But Nameless Void does a good job of creating ominous and tense cosmic atmospheres through a thoroughly balanced approach and were I to play any of these three songs for eighty-five percent of listeners, they would surely be uneasy to be in close proximity with me for the rest of their life. For laymen, most of this effect comes from the sections of war-metal blasting, but I find the gritty tonality from the synths which crawl over everything like a large spider to carry the main dreadful weight. Similar to Vessel of Iniquity's recently reviewed eponymous demo tape, Nameless Void combine the same basic ingredients, but where Vessel of Iniquity allowed the ambient, atmospheric elements to lay submerged, here they take precedence. Drumming is extremely distant, vocals are a flange-laden roiling slime where they survive, and the synths are the major foundational force for the music supporting the song structures.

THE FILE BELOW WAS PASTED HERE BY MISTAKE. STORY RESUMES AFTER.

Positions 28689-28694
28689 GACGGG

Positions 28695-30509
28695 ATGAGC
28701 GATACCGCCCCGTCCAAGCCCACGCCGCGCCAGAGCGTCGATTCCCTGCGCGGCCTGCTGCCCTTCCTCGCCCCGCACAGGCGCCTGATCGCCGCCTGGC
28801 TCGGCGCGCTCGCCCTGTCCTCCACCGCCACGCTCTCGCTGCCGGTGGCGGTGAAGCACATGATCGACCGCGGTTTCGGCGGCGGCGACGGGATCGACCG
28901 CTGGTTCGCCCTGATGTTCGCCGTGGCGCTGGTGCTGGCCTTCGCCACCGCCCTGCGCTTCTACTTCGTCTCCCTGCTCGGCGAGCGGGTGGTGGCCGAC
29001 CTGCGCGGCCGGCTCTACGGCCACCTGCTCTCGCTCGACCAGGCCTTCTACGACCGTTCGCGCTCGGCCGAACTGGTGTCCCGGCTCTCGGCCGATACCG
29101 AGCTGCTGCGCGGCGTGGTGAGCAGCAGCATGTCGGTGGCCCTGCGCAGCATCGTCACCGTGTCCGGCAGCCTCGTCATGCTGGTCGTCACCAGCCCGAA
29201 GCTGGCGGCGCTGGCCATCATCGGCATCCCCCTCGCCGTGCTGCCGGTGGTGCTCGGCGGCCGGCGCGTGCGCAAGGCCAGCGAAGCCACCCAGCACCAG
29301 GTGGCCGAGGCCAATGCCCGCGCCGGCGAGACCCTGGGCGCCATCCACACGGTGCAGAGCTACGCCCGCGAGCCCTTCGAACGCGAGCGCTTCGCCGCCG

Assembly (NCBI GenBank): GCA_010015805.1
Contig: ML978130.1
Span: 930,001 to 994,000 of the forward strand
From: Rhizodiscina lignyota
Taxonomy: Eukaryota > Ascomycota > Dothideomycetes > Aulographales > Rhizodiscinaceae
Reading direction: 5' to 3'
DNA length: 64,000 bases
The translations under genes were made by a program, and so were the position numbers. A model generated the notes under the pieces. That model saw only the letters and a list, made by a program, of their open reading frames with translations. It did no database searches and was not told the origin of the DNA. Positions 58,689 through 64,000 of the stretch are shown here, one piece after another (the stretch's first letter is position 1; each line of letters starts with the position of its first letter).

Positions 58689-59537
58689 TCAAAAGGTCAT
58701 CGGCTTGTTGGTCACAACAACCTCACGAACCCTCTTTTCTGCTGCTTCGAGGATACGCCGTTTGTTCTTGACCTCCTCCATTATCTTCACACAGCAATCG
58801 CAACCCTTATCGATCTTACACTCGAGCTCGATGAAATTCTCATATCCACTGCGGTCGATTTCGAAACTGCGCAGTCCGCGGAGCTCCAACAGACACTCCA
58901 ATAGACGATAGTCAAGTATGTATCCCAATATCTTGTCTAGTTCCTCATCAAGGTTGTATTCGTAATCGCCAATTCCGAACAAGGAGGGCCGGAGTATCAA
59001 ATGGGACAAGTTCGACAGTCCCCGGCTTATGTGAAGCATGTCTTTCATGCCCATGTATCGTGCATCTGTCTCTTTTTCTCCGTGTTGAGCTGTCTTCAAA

Of the three songs, "Black Wormhole" happens to be my favorite of the bunch - probably because it is the only song which relies totally on the synth-horror. The six minutes of low, droning, evil, masochistic tones is a beacon shining light on where Nameless Void hide their best material. Undulating bottom-end frequencies sound humid and festering, thriving in the magnetic tape-hiss universe. At six minutes long, the track is not short by conventional means, however it also is not long, compared to the ten-minute long serpents which slither alongside it in this swamp of a tape. I think anyone who appreciates funeral doom with a blackened element would enjoy Nameless Void, especially fans of Nortt and Skepticism and the like.